UK & World News
Submariner Jailed Over State Secrets Breach
A Royal Navy submariner who attempted to pass top secret information to Russian spies - who later were revealed to be British agents - has been jailed for eight years.
Edward Devenney, 30, was told he had betrayed his country and his colleagues.
Petty Officer Devenney, a mariner with over 11 years service, met two men he believed were named "Vladimir" and "Dimitri" in a London hotel and provided them with sensitive material regarding the movement of British nuclear submarines and operations they had conducted.
But the men were British agents and Devenney was soon arrested and charged with a breach of the Official Secrets Act and misconduct in a public office.
The court heard that Devenney, from Northern Ireland, had suffered bouts of depression and was drinking heavily following a trial for rape, for which he was acquitted.
His performance at work suffered, so much so that he withdrew himself from a training course and was told in January of this year that if he did not improve by April he would be discharged.
Mr Justice Saunders, sentencing him at the Old Bailey, said Devenney knew what he was doing when he met the two men in January.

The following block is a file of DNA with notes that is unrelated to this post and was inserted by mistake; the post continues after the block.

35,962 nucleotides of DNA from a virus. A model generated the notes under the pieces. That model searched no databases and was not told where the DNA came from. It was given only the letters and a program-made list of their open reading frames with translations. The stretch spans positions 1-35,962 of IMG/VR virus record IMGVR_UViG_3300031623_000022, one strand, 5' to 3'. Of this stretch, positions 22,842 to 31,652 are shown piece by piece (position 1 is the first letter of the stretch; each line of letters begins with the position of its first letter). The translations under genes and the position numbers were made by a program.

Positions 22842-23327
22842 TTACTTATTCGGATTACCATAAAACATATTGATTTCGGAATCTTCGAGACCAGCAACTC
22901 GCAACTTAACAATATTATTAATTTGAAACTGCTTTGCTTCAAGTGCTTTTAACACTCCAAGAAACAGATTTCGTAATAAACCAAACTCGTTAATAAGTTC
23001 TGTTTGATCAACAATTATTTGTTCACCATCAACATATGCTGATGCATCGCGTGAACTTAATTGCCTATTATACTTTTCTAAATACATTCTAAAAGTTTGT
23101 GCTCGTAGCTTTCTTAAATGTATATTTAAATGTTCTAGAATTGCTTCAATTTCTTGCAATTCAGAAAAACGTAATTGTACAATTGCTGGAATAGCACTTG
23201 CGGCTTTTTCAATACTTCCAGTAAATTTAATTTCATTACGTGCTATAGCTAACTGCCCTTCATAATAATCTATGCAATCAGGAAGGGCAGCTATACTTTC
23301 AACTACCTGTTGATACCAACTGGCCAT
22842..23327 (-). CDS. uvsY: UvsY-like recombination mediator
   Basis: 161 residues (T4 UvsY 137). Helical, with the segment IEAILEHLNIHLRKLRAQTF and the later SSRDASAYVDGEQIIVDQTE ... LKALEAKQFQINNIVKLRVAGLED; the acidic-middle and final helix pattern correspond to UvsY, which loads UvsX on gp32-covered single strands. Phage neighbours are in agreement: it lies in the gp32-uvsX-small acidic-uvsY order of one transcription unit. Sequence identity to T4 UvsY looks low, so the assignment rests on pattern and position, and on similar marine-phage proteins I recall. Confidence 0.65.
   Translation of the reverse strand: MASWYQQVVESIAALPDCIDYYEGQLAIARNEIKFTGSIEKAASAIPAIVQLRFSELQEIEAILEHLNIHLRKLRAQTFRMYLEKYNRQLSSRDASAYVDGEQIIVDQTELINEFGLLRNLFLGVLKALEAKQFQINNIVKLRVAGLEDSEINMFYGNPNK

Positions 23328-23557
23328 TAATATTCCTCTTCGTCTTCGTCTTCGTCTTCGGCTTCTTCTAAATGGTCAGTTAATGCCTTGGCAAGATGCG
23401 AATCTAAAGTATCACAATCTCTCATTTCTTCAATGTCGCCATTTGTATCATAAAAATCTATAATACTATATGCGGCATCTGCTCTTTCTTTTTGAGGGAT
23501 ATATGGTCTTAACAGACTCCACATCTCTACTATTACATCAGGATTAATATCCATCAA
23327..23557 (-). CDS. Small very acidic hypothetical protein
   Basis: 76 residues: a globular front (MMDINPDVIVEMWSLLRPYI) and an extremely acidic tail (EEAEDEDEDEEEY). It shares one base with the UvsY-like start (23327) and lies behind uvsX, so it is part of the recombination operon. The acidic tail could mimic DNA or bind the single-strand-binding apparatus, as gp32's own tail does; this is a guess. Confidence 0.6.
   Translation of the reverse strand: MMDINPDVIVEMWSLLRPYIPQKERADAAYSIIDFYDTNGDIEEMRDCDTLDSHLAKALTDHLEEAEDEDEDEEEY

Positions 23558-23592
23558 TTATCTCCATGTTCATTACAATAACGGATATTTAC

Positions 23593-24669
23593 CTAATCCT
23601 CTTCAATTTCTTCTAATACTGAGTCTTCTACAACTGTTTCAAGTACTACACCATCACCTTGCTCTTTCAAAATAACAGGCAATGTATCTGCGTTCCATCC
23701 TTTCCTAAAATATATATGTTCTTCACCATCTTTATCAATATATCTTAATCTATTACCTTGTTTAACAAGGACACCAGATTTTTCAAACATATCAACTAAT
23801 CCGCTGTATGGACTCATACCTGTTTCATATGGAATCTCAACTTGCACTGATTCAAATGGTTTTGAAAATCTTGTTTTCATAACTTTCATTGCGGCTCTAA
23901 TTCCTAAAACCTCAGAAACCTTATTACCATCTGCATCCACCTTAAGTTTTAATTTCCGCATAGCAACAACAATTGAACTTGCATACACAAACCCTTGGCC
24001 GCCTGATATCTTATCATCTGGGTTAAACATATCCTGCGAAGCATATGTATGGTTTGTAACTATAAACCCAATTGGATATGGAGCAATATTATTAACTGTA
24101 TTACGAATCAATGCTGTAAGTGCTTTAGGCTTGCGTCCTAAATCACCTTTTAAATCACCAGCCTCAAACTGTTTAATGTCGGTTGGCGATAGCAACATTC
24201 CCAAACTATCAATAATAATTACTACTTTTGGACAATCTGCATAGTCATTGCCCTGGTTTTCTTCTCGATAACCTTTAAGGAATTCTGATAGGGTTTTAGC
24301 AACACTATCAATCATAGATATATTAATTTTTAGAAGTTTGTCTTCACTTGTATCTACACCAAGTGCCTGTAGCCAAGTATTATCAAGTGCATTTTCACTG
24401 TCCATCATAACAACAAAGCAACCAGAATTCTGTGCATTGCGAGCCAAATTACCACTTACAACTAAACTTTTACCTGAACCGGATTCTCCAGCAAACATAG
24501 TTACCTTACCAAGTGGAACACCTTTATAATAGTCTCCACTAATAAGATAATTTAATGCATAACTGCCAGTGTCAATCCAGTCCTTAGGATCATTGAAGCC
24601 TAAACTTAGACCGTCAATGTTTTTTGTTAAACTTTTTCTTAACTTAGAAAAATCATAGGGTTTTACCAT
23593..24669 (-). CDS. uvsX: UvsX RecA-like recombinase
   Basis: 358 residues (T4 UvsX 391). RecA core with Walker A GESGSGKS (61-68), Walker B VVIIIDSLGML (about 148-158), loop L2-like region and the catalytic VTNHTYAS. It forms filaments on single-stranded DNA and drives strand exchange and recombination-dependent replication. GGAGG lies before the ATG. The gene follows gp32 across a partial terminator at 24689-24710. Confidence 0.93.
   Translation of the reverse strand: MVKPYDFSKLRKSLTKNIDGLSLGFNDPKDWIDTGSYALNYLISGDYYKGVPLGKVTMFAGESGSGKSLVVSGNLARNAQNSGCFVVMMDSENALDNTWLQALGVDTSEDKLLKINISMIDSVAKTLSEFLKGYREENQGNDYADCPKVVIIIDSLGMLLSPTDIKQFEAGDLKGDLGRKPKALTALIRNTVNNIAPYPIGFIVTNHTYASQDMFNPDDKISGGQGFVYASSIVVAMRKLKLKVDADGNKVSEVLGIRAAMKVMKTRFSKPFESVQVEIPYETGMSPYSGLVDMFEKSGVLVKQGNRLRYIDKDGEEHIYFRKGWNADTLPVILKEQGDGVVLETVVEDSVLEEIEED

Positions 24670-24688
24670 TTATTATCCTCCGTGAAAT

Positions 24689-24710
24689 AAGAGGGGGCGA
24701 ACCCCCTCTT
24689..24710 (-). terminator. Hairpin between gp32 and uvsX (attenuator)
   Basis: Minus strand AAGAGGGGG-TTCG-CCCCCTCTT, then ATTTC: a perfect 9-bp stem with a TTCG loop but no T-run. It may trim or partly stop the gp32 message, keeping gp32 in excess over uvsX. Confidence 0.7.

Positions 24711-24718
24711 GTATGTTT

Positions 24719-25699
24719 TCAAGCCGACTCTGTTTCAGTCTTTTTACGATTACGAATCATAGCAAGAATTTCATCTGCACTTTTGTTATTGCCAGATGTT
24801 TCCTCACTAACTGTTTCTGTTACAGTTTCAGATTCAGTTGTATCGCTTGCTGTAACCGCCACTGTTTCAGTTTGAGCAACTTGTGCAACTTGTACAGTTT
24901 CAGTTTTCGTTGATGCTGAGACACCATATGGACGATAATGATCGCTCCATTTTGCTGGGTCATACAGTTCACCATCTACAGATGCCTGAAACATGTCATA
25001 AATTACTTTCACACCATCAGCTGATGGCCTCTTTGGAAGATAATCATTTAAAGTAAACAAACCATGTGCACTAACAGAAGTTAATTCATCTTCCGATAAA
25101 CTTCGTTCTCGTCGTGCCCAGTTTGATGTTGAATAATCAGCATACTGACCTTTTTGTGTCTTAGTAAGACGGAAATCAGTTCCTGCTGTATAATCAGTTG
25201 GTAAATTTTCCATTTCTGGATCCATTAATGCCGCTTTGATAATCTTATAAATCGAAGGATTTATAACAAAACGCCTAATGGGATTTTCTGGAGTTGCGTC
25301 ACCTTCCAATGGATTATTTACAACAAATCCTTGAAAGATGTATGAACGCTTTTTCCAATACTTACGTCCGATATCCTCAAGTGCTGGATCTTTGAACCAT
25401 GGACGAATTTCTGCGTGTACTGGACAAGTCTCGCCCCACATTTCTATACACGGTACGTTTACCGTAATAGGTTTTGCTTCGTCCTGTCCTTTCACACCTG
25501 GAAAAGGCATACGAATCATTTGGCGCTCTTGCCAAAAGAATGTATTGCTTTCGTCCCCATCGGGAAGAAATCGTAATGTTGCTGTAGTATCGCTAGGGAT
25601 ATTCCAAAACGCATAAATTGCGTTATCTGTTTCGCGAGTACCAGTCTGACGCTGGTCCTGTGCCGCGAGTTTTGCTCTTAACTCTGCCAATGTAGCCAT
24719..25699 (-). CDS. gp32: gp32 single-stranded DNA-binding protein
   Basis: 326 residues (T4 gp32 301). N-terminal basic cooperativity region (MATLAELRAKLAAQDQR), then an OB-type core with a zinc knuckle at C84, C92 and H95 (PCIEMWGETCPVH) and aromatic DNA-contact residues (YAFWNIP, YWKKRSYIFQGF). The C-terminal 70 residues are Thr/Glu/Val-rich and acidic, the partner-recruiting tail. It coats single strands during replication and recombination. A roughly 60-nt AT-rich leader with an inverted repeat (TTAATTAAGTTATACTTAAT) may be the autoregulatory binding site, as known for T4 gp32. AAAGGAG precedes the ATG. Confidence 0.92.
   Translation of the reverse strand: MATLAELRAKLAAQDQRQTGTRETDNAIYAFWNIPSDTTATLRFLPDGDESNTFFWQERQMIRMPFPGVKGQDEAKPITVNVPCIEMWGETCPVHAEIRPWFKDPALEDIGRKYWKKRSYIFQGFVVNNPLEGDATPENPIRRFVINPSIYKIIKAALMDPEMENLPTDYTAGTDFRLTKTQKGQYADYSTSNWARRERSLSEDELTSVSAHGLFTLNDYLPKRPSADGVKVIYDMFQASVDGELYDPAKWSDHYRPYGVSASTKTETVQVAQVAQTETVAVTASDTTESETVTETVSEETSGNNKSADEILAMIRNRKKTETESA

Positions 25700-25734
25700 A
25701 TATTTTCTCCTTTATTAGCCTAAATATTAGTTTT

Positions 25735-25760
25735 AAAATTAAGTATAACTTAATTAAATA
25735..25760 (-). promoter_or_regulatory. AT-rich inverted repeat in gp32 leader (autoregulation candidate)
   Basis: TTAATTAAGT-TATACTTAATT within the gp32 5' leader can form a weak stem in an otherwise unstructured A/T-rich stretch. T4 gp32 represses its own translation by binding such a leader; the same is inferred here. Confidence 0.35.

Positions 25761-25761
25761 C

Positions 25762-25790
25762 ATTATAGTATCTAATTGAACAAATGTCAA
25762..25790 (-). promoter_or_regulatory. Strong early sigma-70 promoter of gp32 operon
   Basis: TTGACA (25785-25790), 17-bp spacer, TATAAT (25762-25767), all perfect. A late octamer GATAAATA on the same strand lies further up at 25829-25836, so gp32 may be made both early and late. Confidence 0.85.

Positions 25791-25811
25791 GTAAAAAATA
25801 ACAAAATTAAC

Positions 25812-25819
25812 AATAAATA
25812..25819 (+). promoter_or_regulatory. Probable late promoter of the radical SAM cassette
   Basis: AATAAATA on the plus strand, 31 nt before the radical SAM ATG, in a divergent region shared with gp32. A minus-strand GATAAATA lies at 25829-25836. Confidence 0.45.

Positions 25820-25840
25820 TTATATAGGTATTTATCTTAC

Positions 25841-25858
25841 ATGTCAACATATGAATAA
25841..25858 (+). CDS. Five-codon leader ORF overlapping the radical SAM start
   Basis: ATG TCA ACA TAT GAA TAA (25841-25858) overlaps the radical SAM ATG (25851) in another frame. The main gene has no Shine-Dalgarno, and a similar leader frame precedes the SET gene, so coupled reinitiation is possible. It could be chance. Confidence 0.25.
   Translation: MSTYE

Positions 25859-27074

He added: "He did supply details of movements and operations carried out and to be carried out by nuclear submarines.
"I am satisfied that in the wrong hands it was capable of affecting the operational effectiveness of nuclear submarines.
"This is a very serious case. The defendant was prepared to betray his country and his colleagues."
Devenney pleaded guilty to breaching the Official Secrets Act by gathering classified information and misconduct by meeting the supposed spies.
Outside court, solicitor Richard Cannon read a statement on behalf of Devenney which said: "I am deeply sorry for the hurt and shame that I have brought on my family and loved ones.
"Prior to these events I gave the Royal Navy 11 and a half years of service and I deeply regret my actions and the effect they have had on the Submarine Service and colleagues."
Mari Reid, unit head for the CPS counter-terrorism division, said: "This was a classic story of betrayal.
"Edward Devenney was employed by the Royal Navy to protect this country from potential threats to our security. Instead, he pursued a course of conduct likely to put his country at risk.
"We rely on the men and women of our armed forces to keep us safe. It is hard to imagine a greater breach of that role than Devenney's actions."